The parameters a and b of the length-weight relationship of the form W=a L super(b) were computed for 46 species caught in a series of demersal trawl hauls over the period 1995-1997 in the Gulf of Salamanca, Colombia.
This Workshop, made possible by a grant from the Asian Development Bank (ADB) to the International Center for Living Aquatic Resources Management (ICLARM), brought together resource researchers and managers to examine the management of coastal fish stocks and existing resource databases in South and Southeast Asia. The results of the Workshop, documented in this volume, highlight the severe problems related to the management of coastal fish stocks throughout the region. All countries recognize that it is time to remedy these problems and that solutions require multiple action.
This article briefly describes the intensive multidisciplinary 3 year research project conducted by the University of the Philippines and ICLARM to document the conditions of the fisheries and fishing communities of San Miguel Bay (Philippines) so that these communities could be integrated into the development planning of the Bicol River Basin Development Project. The research project had three parts, biology, economics and sociology.
Economic analysis of the trawl fishery of Brunei Darussalam was conducted using cost and returns analysis and based on an economic survey of trawlers and B:RUN, a low-level geographic information system. Profitability indicators were generated for the trawl fleet under various economic and operational scenarios. The results show that financial profits are earned by trawlers which operate off Muara, particularly those with high vessel capacity, and that these profits could be further enhanced.
Fishing skill is perceived to play a crucial role in catching fish. The question arises for fishery managers as to whether or not there are observable and measurable attributes of the skipper or vessel that can be monitored and regulated to account for skipper skill and, hence, this source of fishing capacity. Equating technical efficiency with skipper skill, this paper evaluates technical efficiency and skipper skill in the Kedah, Malaysia, trawl fishery to address this issue.
This paper describes some of the analytical options for the application of ecological community analysis to fisherydevelopment. The method of community analysis are useful in determining the boundaries of assemblages of fish, which may be used as the basis for assigning particular parts of the fishery to specific groups of fishers, gear types and harvest pressures. They can also be useful in identifying the effects of environmental change on a fishery community.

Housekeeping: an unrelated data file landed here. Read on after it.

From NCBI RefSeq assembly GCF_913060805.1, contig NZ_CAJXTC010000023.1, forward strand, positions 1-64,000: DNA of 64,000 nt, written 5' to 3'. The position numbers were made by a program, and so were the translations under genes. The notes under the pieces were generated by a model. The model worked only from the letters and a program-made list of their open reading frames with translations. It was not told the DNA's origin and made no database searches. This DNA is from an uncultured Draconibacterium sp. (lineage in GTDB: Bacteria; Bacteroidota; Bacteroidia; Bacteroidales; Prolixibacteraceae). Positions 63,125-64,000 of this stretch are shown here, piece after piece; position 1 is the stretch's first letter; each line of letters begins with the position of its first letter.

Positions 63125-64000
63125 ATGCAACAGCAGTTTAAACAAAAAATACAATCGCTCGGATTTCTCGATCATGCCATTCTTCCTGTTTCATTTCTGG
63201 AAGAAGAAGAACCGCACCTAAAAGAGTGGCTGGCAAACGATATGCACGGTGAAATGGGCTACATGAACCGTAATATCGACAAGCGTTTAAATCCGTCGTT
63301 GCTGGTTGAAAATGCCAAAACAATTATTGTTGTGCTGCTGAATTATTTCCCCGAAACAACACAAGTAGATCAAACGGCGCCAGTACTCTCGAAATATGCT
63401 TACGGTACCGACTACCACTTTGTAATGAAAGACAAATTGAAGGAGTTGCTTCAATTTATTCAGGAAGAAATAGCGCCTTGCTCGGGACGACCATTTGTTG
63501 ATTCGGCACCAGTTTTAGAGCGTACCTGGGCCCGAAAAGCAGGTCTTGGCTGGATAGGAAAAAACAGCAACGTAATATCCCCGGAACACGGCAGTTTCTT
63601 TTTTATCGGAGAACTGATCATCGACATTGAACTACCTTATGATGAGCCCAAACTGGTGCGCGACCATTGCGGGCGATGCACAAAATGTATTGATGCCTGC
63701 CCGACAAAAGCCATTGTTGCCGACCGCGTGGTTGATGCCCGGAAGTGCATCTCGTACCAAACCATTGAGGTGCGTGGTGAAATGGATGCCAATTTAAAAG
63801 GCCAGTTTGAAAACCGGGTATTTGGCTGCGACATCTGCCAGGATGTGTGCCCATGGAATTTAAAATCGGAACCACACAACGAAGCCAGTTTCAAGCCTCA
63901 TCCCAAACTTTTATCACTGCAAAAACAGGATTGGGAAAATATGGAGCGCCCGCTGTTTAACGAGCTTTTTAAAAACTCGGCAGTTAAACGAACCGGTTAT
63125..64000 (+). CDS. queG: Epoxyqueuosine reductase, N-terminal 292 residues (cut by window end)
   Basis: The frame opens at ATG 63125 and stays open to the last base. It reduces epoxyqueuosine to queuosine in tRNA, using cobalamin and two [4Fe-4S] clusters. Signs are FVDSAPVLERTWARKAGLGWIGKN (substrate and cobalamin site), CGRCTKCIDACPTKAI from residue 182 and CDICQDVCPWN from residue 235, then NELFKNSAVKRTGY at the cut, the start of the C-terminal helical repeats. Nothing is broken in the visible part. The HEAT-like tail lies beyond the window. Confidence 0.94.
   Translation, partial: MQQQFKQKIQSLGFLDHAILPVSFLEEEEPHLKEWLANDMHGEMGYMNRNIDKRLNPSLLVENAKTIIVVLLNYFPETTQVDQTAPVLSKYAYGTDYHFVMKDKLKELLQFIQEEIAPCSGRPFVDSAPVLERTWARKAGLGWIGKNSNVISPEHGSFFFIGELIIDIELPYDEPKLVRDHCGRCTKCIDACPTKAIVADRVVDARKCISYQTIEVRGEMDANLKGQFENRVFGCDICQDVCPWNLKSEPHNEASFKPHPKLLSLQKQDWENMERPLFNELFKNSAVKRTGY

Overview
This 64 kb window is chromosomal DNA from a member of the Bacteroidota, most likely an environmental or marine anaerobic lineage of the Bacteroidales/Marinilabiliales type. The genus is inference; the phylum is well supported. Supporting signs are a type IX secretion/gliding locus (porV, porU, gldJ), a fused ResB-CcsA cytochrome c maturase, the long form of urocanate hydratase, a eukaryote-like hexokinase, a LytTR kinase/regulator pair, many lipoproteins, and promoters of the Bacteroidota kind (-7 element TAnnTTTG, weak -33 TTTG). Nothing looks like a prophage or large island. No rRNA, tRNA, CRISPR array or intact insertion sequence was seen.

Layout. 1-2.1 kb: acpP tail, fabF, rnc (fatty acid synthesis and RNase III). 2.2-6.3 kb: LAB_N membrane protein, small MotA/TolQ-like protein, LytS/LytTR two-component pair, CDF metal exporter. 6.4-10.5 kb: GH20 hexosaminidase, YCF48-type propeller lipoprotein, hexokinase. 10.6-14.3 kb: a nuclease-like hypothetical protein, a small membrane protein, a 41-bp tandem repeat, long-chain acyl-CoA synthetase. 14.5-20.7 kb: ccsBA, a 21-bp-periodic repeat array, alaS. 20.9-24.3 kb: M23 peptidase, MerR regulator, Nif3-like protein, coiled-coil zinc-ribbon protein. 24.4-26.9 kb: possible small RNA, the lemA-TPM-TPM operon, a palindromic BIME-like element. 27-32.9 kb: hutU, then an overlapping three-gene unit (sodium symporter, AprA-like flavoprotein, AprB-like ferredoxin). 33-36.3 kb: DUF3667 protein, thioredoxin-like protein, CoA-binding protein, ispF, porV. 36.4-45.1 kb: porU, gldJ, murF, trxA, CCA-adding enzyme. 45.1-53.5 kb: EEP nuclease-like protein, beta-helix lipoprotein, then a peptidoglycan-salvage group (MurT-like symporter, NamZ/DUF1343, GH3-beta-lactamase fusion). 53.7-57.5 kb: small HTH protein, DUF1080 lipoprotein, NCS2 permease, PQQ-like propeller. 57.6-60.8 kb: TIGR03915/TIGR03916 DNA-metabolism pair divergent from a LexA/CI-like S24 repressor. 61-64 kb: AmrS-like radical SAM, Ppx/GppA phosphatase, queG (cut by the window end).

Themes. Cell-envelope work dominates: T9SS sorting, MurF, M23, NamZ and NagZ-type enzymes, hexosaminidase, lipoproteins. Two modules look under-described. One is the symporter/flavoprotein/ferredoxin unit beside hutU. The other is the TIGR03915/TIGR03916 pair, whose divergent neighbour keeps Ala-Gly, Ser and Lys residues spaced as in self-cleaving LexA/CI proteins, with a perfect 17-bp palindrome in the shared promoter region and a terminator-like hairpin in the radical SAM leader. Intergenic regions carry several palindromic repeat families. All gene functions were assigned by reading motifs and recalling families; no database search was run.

The maximum sustainable yield of demersal fishery resources in the Gulf of Thailand to a depth of 50 m is estimated to be 750,000 tonnes. On this basis the Gulf has been overfished since 1973. There were over 4,000 trawlers registered in the Gulf in 1972; over 10,000 in 1982. The total catch of food fish has increased only slightly since 1963, most increases being of trash fish. However, the trash fish component includes increasing numbers of juvenile food fish. Trash fish are now mostly processed into fish meal.
This article describes the refined version of FiRST (version 2004) and provides examples on how the database (‘TrawlBase’) has been used to date for analyses aimed at establishing historic resource baselines and examining the status of coastal fishery resources. The results show a severe decline of resource biomass to an average of 22% of pre-exploitation levels, with cases as low <4%. These results clearly demonstrate the strong impact of fishing on coastal resource biomass and diversity.
Demersal trawl surveys have been used for assessments of fisheries potential and monitoring the status of fish stocks in many countries in South and Southeast Asia. This paper presents the development of a database system, the “Fisheries Resource Information System and Tools” (FiRST), from a regional collaborative effort between eight countries and the WorldFish Center. The effort has collated about 21 000 hauls/stations from research trawl surveys across the South and Southeast Asian region. FiRST (ver.
The species list is drawn from an analysis of catches taken by Sumalian and Russian trawlers in the Gulf of Aden and the Arabian Sea between 1985 and 1990. The southern coastline of the Republic of Yemen has been divided into 7 areas, including waters around Socotra Island. The average depth of each trawl was recorded in 50 m increments. Non-appearance of the species in the area does not mean that the species do not occur in that area or depth, merely that it was not recorded in any of the samples analyzed. Specimens that could not be identified to species level have been excluded.